Purpose: Targeted cancer therapeutics have not significantly benefited Ewing sarcoma patients with metastatic or relapsed disease. Understanding the molecular underpinnings of drug-resistance can lead to biomarker-driven treatment selection.
Experimental design: Receptor tyrosine kinase (RTK) pathway activation was analyzed in tumor cells derived from a panel of Ewing sarcoma tumors, including primary and metastatic tumors from the same patient. Phospho-RTK arrays, Western blots and immunohistochemistry were used. Protein localization and the levels of key markers were determined using immunofluorescence. DNA damage tolerance was measured through PCNA ubiquitination levels and the DNA fiber assay. Effects of pharmacological inhibition were assessed in-vitro and key results validated in-vivo using patient-derived xenografts.
Results: Ewing sarcoma tumors fell into two groups. In one IGF1R was predominantly nuclear (nIGF1R), DNA damage tolerance pathway was upregulated, cells had low replication stress and RRM2B levels, and high levels of WEE1 and RAD21. These tumors were relatively insensitive to IGF1R inhibition. The second group had high replication stress and RRM2B, low levels of WEE1 and RAD21, membrane-associated IGF1R (mIGF1R) signaling, and sensitivity to IGF1R or WEE1-targeted inhibitors. Moreover, the matched primary and metastatic tumors differed in IGF1R localization, levels of replication stress, and inhibitor sensitivity. In all instances combined IGF1R and WEE1 inhibition led to tumor regression.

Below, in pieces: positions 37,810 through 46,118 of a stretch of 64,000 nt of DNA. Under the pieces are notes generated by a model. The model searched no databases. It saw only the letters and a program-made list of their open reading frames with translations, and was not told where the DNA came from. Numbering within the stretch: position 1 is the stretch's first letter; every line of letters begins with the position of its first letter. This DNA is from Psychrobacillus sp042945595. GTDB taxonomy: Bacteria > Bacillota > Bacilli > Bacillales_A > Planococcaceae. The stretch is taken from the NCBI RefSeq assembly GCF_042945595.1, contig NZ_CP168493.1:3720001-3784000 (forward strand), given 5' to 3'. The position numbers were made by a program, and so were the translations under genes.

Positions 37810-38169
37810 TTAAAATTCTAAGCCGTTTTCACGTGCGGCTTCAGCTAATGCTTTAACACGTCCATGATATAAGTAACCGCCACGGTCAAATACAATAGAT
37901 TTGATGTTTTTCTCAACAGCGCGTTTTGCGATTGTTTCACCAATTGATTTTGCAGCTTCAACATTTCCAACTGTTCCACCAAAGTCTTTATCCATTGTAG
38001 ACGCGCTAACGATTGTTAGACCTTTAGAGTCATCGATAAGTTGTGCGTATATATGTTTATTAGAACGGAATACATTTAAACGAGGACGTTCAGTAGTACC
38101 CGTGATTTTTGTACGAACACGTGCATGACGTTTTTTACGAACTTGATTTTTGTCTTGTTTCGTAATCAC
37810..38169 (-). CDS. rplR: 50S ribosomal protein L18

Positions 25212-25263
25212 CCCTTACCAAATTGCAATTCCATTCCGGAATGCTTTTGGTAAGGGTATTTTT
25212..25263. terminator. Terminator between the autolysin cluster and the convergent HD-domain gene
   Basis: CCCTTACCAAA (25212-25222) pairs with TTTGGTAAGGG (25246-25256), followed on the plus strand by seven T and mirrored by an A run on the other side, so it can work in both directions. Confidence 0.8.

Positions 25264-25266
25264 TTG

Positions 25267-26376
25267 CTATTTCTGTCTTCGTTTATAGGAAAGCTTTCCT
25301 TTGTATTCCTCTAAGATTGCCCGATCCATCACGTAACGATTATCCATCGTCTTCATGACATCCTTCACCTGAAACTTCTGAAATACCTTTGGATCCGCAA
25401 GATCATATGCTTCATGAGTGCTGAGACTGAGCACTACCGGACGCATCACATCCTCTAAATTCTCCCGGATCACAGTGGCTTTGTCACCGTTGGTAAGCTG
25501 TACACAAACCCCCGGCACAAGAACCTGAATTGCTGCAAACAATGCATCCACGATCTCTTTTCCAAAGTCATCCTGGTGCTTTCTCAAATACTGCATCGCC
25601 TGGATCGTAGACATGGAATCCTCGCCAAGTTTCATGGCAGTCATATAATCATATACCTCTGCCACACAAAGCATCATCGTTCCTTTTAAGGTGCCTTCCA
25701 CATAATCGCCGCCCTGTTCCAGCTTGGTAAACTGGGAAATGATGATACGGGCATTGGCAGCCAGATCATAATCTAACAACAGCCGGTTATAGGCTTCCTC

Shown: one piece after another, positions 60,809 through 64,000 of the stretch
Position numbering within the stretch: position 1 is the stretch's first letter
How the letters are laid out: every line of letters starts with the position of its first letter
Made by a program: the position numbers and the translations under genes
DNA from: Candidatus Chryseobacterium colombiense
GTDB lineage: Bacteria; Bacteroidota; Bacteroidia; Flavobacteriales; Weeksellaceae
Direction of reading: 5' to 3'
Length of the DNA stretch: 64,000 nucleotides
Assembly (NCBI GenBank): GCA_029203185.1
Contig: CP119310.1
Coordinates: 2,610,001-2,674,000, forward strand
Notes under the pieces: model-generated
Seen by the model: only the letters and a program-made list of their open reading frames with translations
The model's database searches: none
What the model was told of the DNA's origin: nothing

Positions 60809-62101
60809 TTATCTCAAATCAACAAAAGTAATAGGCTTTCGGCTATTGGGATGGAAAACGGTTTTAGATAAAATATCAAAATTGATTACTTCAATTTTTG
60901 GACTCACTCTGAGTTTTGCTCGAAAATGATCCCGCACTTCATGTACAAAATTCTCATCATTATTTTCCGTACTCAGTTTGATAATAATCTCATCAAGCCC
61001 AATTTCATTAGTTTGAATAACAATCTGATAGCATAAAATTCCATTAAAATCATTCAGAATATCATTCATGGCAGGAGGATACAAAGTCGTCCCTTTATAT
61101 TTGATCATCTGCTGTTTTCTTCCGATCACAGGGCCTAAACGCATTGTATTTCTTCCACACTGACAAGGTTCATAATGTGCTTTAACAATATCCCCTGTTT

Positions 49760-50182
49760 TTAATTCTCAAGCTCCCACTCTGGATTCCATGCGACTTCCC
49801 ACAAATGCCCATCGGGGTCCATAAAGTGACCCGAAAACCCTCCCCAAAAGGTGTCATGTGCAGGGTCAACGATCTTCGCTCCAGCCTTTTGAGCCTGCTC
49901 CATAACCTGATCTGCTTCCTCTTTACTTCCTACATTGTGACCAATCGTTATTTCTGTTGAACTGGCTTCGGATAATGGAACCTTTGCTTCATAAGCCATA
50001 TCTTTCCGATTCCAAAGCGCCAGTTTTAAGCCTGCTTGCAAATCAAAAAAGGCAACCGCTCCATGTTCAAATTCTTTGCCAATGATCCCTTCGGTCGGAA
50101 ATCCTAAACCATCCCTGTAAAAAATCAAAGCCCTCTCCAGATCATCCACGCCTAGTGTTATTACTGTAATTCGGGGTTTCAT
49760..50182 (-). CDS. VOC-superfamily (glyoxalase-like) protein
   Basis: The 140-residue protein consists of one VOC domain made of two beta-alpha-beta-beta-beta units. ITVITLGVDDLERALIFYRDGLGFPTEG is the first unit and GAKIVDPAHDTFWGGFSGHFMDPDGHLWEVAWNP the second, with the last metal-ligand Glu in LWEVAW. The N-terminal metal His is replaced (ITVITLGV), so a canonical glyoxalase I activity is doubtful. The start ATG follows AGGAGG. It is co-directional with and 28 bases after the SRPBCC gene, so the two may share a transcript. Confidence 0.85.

Conclusions: IGF1R signaling mechanisms and replication stress levels can vary among Ewing sarcoma tumors (including in the same patient) influencing the effects of IGF1R and WEE1-treatment. These findings make the case for using biopsy-derived predictive biomarkers at multiple stages of Ewing sarcoma disease-management.